Bully: Teacher has class line up, hit alleged 6-year-old bully

Bully: A Texas teacher will lose her job for ordering her kindergartners to line up and hit a 6-year-old classmate accused of being a bully.

Todd Yates/Corpus Christi Caller-Times/AP
Bully is bad: that was the lesson a Texas teacher was trying to teach when she had her kindergarten class line up to hit an alleged 6-year-old bully. Here, middle school students bounce ideas around about the problem of bullying, May 7, 2012, during an Anti-Bullying Student Summit at the American Bank Center in Corpus Christi, Texas.

A Texas teacher will lose her job after ordering more than 20 kindergartners to line up and hit a classmate accused of being a bully, a district spokesman said Friday.

The teacher at a suburban San Antonio school is accused of orchestrating the slugfest after a younger teaching colleague went to her last month seeking suggestions on how to discipline the 6-year-old, according to a police report from the Judson Independent School District.

Both teachers at Salinas Elementary were placed on paid administrative leave, though the one who allegedly arranged the punishment will not work for the district next school year, said district spokesman Steve Linscomb. Prosecutors are reviewing the allegations and will determine whether formal charges will be filed in 30 to 60 days.

The police report alleges the teacher chose to show the child "why bullying is bad" by instructing his peers to "Hit him!" and "Hit him harder!" It also states that the second teacher intervened only after one of the children hit the boy hard on his upper back.

"Twenty-four of those kids hit him and he said that most of them hit him twice," Amy Neely, the mother of 6-year-old Aiden, told KENS-TV. She did not specify what injuries her son may have received.

Neely said her son is not a problem child and that this was the first she'd heard of teachers having issues with him. She said she wants to make sure the teacher who ordered the hitting does not work in a classroom again.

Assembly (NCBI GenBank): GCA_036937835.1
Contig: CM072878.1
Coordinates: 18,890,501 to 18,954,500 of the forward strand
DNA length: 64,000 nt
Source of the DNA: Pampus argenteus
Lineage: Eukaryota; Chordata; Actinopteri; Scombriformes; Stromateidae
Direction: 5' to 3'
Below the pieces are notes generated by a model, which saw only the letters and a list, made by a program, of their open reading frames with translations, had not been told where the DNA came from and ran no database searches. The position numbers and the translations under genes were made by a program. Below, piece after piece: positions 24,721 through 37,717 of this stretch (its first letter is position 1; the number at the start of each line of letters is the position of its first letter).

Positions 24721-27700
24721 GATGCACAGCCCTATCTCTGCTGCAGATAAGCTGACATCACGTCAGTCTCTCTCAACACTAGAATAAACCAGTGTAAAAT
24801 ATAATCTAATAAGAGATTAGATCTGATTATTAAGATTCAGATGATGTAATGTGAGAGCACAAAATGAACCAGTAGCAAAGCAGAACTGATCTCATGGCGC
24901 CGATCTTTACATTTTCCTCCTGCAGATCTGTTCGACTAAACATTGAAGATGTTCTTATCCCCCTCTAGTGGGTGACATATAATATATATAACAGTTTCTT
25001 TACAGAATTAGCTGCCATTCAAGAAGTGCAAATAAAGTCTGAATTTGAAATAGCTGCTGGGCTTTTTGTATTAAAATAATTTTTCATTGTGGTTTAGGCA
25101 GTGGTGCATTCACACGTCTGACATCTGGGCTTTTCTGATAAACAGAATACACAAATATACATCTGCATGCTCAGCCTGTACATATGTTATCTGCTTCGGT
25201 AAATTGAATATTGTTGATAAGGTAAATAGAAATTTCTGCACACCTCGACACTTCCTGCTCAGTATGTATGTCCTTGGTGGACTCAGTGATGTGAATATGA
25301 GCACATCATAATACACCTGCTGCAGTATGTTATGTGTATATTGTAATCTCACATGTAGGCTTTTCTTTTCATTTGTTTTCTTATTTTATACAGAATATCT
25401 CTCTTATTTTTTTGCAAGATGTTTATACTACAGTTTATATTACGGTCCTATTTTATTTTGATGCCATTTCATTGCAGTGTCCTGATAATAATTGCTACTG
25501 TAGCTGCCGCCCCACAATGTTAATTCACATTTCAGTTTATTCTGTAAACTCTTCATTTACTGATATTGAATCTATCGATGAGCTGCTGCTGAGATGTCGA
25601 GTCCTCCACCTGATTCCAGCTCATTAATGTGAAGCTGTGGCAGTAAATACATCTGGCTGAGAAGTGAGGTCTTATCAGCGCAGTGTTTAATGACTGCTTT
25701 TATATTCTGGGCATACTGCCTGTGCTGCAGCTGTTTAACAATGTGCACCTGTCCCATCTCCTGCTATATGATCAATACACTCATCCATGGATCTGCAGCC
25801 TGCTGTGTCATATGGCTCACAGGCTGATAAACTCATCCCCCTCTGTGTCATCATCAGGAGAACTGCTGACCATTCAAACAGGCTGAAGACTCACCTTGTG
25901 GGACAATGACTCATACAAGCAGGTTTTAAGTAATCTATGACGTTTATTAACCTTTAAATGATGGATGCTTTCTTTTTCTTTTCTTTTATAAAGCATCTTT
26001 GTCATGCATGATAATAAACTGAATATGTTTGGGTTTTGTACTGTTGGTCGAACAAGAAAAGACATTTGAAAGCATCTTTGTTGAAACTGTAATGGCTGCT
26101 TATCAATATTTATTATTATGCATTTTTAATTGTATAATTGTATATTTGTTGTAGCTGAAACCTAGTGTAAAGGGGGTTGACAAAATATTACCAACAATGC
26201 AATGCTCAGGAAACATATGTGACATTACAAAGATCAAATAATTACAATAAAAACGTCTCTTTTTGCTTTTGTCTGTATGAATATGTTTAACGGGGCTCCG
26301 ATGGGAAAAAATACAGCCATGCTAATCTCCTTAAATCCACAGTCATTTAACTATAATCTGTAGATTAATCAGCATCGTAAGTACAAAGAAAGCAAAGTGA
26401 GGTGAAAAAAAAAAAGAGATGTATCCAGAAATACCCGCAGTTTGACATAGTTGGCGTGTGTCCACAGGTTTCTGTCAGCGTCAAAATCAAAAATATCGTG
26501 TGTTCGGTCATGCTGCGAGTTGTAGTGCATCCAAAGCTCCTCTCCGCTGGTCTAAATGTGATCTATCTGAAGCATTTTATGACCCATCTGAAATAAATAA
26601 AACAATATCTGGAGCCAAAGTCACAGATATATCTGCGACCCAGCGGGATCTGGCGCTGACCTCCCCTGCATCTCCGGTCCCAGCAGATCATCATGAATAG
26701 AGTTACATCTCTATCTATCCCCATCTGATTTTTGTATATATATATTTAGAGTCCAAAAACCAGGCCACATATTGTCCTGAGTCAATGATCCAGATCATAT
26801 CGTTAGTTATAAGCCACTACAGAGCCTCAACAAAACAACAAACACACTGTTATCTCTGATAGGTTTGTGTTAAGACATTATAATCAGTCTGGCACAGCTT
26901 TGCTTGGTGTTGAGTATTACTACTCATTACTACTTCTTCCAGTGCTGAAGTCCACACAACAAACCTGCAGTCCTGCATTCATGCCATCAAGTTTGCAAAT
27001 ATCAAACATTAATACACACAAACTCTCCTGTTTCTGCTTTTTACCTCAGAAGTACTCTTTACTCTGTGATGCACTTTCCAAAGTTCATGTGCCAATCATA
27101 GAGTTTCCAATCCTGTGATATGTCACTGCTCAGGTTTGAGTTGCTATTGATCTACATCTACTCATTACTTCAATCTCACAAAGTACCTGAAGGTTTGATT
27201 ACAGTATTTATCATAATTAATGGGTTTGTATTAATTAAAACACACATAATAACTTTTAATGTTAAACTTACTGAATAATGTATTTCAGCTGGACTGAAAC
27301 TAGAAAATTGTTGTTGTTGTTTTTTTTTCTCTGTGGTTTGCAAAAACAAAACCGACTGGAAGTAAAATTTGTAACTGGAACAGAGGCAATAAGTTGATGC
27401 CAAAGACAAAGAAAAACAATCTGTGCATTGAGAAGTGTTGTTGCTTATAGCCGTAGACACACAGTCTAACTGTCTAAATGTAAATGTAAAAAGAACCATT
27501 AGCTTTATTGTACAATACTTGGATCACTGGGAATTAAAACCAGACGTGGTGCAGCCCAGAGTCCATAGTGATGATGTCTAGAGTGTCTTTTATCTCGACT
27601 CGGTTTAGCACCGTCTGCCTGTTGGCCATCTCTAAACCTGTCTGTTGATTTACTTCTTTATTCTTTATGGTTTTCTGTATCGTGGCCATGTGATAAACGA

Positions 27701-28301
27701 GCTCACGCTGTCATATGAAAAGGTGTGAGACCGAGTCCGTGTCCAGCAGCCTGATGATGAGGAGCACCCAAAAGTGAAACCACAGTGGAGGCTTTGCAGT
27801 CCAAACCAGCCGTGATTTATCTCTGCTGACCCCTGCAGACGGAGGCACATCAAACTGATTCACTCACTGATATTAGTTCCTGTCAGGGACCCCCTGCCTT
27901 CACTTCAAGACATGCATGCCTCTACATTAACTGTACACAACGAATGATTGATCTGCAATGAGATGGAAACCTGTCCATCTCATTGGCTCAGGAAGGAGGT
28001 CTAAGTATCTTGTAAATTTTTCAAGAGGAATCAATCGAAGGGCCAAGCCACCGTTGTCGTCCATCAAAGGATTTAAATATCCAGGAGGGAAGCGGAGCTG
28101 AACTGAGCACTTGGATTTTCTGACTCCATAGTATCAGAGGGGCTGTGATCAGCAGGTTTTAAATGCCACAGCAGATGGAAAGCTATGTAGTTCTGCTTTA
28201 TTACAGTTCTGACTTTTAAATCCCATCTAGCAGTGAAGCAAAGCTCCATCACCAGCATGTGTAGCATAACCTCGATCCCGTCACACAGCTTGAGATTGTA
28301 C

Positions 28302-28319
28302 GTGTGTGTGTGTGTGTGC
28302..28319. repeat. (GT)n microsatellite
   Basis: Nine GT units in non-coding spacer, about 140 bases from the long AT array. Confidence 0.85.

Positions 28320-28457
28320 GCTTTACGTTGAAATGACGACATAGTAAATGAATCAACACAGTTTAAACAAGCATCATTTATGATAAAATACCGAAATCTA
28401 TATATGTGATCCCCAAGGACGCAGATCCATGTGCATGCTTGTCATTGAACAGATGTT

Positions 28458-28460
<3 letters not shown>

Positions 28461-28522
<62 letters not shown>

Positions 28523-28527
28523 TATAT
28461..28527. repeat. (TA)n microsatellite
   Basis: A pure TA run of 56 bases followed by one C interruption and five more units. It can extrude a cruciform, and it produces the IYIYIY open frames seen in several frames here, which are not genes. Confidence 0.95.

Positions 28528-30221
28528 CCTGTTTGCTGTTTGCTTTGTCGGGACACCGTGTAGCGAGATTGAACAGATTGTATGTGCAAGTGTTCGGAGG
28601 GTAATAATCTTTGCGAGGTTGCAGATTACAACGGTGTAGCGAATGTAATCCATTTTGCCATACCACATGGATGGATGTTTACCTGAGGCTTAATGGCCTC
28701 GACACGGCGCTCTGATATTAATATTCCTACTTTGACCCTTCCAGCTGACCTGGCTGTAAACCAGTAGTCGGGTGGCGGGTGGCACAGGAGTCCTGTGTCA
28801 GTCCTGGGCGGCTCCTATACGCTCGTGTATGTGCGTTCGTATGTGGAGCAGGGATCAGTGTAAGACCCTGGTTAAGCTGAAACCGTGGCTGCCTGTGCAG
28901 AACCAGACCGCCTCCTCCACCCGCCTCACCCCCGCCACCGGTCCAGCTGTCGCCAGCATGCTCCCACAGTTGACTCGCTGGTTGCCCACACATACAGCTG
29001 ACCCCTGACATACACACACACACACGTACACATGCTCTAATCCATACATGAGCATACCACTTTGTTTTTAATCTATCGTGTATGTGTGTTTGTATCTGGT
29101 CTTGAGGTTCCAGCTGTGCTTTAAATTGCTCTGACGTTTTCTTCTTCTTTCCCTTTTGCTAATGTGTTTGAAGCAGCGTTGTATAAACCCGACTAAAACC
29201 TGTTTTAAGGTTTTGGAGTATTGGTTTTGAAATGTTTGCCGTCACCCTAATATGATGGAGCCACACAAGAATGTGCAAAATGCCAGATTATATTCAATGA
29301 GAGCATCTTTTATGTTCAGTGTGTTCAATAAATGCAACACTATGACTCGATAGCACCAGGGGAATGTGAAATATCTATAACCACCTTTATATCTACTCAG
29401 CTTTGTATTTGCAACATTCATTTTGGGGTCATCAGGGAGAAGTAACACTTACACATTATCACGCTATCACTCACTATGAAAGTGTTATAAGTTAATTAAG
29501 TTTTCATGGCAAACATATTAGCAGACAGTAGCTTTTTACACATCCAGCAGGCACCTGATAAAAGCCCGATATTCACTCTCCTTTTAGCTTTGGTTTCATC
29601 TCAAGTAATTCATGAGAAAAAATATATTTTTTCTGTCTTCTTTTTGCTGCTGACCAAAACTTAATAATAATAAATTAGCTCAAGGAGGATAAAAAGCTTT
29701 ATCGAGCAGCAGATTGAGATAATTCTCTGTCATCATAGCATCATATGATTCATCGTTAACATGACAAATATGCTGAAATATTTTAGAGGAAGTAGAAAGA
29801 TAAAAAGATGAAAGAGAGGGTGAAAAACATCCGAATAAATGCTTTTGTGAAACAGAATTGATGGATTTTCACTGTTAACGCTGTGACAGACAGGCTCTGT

"She doesn't need to be around any children," Neely told the television station.

The mother added — and the police report confirmed — that some of Aiden's classroom friends told him they didn't want to hit the boy but did so because they were afraid not to.

She said she learned about what happened to her son after a teacher who witnessed the incident and intervened went on to report it two weeks later. Linscomb said Neely filed an official oppression complaint against the teachers with the district police department earlier this week.

A message left by The Associated Press with Neely was not immediately returned Friday afternoon.

Linscomb said other students had perceived the boy as being a bully. That's when the teacher went with her students to a nearby classroom and sought disciplinary advice from her colleague, he said.

The district placed both teachers on paid administrative leave and launched an investigation on May 18. District officials have not released the names of either teacher. The one who asked for help disciplining the boy and then waited to report the incident after witnessing it was reprimanded.

"We can't have teachers acting like a loose cannon," Linscomb said of the teacher who orchestrated the hitting incident. "Doing something that's this far off the charts, doing what they feel like is teaching (students) a lesson; we're not going to tolerate that."

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